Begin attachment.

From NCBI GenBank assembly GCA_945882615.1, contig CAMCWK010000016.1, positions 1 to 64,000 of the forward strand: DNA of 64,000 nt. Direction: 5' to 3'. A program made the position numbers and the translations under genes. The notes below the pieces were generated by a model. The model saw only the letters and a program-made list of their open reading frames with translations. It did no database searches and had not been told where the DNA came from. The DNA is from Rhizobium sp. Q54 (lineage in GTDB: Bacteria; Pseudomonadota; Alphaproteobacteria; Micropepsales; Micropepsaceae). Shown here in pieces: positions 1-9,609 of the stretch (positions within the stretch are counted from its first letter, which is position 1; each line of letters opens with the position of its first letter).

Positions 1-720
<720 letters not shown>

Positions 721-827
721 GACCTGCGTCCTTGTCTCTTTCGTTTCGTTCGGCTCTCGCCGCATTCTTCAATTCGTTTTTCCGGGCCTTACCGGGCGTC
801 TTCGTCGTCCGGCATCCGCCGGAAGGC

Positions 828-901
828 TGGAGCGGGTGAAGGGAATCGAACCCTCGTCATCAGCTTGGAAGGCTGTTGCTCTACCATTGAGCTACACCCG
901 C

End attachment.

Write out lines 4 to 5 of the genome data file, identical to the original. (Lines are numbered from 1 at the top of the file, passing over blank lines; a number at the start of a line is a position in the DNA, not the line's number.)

Positions 721-827
721 GACCTGCGTCCTTGTCTCTTTCGTTTCGTTCGGCTCTCGCCGCATTCTTCAATTCGTTTTTCCGGGCCTTACCGGGCGTC